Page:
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Opinions Feb. 17, 2014

February 17, 2014
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The following 7th Circuit Court of Appeals opinions were posted after IL deadline Friday:
United States of America v. Steven J. Perry
13-2182
U.S. District court, Northern District of Indiana, South Bend Division, Judge Robert L. Miller Jr.
Criminal. Vacates Perry’s five-year sentence and the additional conditions of supervision imposed by the court in its written judgment. Remands with instructions to sentence Perry to no more than two years imprisonment for his latest violation of supervised release and to determine Perry’s conditions of supervision. The District Court erred in imposing the mandatory five-year term because the version of 18 U.S.C. Section 3583(k) in effect at the time of his initial offense authorized a maximum sentence of only two years.

United States of America v. Tyler Sanders
13-1301
U.S. District court, Southern District of Indiana, Indianapolis Division, Judge Larry J. McKinney.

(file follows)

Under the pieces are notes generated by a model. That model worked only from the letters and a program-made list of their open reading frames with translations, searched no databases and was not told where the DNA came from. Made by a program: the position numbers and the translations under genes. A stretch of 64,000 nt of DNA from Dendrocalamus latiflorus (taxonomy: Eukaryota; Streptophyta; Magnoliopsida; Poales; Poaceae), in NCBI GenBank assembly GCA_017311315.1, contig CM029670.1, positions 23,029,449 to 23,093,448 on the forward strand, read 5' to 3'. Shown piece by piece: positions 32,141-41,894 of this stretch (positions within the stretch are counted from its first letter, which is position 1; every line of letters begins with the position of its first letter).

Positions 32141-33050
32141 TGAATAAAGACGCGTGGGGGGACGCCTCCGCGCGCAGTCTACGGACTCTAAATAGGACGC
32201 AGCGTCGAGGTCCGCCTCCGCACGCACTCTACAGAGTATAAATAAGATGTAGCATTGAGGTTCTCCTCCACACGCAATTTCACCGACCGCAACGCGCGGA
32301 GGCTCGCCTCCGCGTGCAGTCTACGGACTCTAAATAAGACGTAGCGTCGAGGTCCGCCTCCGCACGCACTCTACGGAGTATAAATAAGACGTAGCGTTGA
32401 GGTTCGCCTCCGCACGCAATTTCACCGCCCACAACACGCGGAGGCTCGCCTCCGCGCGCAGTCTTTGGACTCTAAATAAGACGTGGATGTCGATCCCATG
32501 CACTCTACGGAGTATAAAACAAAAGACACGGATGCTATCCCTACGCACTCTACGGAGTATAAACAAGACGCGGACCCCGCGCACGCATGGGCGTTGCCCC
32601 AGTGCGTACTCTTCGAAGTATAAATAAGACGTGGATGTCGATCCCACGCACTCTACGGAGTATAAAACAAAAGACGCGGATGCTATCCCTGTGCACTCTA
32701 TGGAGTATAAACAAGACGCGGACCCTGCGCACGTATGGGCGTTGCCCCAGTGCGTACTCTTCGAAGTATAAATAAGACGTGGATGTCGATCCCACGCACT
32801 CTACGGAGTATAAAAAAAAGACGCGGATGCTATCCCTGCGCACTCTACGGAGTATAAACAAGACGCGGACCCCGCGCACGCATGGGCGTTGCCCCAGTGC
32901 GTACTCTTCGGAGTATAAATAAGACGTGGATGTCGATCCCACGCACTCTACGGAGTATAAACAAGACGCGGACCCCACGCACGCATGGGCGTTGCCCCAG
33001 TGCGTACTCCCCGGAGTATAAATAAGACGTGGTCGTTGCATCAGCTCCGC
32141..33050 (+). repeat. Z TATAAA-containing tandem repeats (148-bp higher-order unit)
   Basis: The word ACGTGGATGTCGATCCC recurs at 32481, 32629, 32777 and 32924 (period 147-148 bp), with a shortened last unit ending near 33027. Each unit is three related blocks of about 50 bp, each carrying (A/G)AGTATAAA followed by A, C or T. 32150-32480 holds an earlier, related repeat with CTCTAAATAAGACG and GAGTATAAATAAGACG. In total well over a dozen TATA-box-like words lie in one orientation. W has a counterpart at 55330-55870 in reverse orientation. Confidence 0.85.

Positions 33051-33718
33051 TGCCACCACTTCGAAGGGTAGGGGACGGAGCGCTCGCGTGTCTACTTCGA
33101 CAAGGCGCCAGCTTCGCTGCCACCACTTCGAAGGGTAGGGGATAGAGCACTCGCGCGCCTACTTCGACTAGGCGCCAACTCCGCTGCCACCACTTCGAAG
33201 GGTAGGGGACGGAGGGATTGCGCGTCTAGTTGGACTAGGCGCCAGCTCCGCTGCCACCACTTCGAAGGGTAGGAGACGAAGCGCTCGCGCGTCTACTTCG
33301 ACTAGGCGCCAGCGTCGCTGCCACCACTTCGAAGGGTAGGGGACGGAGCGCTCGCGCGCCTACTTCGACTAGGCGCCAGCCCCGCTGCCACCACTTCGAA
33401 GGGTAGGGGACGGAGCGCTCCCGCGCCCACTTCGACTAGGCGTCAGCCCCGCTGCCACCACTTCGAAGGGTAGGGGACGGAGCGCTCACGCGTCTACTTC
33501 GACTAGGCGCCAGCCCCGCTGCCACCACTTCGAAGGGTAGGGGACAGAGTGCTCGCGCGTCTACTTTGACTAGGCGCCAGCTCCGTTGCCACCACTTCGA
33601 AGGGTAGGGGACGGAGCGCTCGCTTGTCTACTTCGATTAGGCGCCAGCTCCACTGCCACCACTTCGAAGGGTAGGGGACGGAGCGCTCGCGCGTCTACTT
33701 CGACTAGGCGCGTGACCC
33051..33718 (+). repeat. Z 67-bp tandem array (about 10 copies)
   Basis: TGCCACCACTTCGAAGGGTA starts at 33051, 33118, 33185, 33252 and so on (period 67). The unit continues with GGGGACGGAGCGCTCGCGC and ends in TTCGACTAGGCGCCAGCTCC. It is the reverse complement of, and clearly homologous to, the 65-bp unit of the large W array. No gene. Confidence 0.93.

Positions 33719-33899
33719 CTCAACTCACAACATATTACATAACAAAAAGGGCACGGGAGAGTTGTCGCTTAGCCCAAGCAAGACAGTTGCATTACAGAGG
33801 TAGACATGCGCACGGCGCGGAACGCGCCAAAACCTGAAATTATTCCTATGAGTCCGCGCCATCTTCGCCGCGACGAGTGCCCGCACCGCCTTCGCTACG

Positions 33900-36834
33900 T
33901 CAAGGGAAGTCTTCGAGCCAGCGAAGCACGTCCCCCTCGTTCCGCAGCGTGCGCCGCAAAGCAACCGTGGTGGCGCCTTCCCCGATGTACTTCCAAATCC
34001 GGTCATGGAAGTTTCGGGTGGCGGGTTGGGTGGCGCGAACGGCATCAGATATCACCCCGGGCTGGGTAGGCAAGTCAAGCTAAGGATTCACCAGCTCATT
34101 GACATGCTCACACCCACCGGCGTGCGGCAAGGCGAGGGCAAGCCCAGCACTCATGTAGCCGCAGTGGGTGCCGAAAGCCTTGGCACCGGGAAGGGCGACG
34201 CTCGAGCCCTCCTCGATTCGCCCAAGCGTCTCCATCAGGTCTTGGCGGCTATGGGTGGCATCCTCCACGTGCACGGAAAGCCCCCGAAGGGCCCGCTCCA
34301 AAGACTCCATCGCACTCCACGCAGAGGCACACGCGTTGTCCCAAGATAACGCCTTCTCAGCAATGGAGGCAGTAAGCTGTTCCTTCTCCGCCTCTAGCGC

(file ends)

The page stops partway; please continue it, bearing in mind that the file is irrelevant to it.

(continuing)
Criminal. Affirms 120-month sentence following guilty plea to possessing more than 50 grams of cocaine base with intent to distribute. The exclusionary rule does not apply at sentencing. The District judge did not err in following 18 U.S.C. Section 3661 and considering the evidence found during the search of Sander’s home.

Monday’s opinions
Indiana Court of Appeals

Rakiea McCaskill v. State of Indiana
49A02-1306-CR-480
Criminal. Reverses conviction of Class A misdemeanor intimidation. The state did not provide sufficient evidence to prove beyond a reasonable doubt that McCaskill committed Class A misdemeanor intimidation as charged. The state did produce sufficient evidence that McCaskill committed Class B misdemeanor harassment. Remands to the trial court with instructions to vacate McCaskill’s judgment of conviction for intimidation and to enter a judgment of conviction for McCaskill for Class B misdemeanor harassment.